Early this spring, Chris Neumann shared a bunch of photos of the gardening he does at work (refresh your memory HERE.) Today we get to see what he’s up to at home!
He says, “My wife, Pam, and I live in Madison, Wisconsin, in a house built on a standard city lot measuring about a tenth of an acre. The house and garage take up much of the lot but it’s on a corner so we have a terrace on two sides, giving us a little more room to garden.
Our gardening style might best be described as eclectic. On one hand we have a mini-savanna, micro-woods, nano-mesic-prairie, and pico-sand-prairie all modeled after and planted to flora of native Wisconsin plant communities. On the other hand, we have a rock garden, shade garden, and other beds and planters with annuals, perennials, and tropicals from all over the world.
We’ve been here 18 years now and in that time we’ve taken out two trees and much lawn and planted six new trees and many perennials. Gone is the Colorado blue spruce which was threatening both the house and passersby and no more is the sickly plum, doomed by a former owner who built a raised bed around the tree, burying its roots and base. We put in two serviceberries, a pagoda dogwood, two redbuds, and a bur oak. The bur oak was a one-foot-tall seedling when planted and now, 16 years later, it is 35 feet tall.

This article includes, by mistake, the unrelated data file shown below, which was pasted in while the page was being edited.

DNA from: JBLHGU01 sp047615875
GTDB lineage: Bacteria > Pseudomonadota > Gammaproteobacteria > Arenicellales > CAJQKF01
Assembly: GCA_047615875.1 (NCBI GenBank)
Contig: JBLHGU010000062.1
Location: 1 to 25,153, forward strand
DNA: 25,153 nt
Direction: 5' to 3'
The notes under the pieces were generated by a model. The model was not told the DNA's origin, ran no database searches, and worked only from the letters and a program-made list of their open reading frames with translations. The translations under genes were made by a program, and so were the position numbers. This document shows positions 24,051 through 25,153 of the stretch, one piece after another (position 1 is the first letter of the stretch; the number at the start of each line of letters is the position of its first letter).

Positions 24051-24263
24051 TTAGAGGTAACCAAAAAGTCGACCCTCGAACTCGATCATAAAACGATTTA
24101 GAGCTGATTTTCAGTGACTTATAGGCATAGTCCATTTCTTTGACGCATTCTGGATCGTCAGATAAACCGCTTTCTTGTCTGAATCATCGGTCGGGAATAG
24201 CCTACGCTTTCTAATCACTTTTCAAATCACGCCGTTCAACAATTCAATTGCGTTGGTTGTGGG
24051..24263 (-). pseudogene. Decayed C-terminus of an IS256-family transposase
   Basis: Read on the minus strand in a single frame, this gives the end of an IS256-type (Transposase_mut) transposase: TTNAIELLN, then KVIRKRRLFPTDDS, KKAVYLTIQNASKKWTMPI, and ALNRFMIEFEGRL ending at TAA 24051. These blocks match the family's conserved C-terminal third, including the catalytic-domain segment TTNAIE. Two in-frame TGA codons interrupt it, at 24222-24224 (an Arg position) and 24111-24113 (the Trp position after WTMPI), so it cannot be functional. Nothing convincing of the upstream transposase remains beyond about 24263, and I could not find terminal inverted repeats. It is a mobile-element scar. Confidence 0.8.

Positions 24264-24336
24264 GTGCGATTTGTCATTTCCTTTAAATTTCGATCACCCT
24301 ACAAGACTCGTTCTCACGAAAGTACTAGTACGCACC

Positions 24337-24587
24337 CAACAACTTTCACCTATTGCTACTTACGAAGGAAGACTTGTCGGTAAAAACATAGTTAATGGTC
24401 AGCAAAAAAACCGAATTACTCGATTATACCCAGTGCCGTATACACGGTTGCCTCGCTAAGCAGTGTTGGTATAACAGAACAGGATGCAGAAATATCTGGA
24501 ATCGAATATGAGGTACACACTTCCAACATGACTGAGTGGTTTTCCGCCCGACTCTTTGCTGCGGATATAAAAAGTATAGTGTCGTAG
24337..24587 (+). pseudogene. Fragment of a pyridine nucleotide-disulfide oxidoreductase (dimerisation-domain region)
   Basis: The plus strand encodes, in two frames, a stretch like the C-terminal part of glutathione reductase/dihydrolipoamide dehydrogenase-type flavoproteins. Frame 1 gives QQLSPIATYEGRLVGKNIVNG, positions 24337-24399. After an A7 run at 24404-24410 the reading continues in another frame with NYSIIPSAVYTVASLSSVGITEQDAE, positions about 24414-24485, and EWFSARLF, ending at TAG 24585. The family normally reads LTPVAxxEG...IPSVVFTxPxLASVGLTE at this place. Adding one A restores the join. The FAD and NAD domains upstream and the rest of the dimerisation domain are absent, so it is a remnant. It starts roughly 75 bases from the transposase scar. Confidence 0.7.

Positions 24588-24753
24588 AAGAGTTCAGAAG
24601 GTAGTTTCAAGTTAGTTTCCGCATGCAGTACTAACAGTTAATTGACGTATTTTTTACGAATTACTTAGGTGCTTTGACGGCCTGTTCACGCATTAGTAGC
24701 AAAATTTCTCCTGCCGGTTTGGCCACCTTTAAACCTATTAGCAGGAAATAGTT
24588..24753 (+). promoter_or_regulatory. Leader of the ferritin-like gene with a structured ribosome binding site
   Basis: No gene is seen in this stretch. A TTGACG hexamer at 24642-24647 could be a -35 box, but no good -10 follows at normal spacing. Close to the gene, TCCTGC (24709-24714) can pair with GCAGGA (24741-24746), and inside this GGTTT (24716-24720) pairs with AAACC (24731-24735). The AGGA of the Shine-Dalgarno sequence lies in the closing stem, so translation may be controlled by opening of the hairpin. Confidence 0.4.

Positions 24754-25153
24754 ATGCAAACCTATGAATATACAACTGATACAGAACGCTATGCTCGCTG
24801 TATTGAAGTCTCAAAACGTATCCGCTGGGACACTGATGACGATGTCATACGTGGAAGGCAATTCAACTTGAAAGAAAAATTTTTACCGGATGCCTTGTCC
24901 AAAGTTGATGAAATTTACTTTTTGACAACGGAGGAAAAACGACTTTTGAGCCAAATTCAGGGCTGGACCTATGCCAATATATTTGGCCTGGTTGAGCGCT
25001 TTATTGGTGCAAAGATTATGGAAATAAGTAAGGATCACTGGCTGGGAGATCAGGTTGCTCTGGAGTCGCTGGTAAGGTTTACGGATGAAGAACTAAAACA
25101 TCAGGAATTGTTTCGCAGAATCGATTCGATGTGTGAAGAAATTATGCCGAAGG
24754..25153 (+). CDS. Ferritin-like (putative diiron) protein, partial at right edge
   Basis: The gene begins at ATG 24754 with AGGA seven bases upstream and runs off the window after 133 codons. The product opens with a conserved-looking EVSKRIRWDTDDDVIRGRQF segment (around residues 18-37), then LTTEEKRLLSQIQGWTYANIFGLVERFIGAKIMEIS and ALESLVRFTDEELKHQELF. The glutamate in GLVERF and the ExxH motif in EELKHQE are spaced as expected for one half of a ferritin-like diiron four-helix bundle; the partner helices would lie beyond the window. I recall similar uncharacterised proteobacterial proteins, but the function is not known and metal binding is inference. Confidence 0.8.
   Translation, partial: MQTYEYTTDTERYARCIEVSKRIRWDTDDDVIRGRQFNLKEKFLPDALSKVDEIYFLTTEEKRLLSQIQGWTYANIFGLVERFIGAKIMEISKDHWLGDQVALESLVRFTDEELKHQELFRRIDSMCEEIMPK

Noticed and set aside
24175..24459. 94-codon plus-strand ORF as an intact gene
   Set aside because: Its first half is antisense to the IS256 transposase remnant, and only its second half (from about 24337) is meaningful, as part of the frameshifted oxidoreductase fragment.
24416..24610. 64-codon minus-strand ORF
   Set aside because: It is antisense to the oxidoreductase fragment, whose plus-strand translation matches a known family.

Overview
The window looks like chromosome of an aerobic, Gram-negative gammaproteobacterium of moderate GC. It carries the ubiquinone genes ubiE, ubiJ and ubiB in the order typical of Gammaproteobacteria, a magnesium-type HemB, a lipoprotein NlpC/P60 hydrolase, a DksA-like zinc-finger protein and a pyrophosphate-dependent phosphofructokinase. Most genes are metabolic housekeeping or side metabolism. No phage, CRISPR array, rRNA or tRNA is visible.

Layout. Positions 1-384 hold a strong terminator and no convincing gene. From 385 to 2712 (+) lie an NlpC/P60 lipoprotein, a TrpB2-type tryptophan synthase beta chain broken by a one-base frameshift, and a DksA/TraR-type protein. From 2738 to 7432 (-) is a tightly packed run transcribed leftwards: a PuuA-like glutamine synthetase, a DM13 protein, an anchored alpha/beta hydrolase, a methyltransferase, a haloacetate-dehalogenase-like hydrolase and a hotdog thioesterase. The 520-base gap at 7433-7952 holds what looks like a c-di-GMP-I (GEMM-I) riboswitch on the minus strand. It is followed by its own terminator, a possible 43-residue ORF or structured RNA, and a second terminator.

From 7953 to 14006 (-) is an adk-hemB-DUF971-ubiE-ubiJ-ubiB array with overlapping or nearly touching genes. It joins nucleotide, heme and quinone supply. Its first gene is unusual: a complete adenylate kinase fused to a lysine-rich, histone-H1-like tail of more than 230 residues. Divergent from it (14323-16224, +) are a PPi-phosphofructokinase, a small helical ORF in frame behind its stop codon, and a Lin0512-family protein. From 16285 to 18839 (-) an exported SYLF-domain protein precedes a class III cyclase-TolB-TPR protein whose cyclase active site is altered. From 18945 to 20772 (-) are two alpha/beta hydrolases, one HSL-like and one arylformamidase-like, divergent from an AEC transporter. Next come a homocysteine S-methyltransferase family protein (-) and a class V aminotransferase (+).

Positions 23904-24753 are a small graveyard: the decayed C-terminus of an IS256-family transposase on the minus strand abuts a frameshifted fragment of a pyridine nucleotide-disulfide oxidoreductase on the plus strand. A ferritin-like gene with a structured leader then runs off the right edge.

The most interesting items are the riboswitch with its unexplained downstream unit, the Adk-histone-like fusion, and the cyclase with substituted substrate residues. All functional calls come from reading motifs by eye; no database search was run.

A word about what Madisonians call the ‘terrace’. This is the area between the sidewalk and the street. In Chicago, we called it the ‘parkway’. I know many gardeners use the term ‘hellstrip’. Ours is rather wide and the soil not too bad, so I just call it the heckstrip. We’ve made the heckstrip out front over into perennial beds. We’d only gotten around to redoing about a third of the side strip so I figured it would be a good place to put our tropicals. This would free up our small patio, which we had originally built to hold two chairs and a bistro table, but it immediately filled up with potted plants.
A couple of my photos show the process of converting the heckstrip from lawn to tropical garden. In the trichotomy of right way, wrong way, and crazy way to do something, this definitely falls in the crazy way. Unfortunately, in addition to our overwintered cannas and elephant ears, I decided to add three banana trees and three new kinds of elephant ears to this bed. Thus we had enough plants leftover that there was still no room to sit on the patio. Maybe next year.”
Ha! The heckstrip. So funny!! Chris, your garden is awesome–beautiful, fun, and a laboratory for experimenting. It’s all-around great!!
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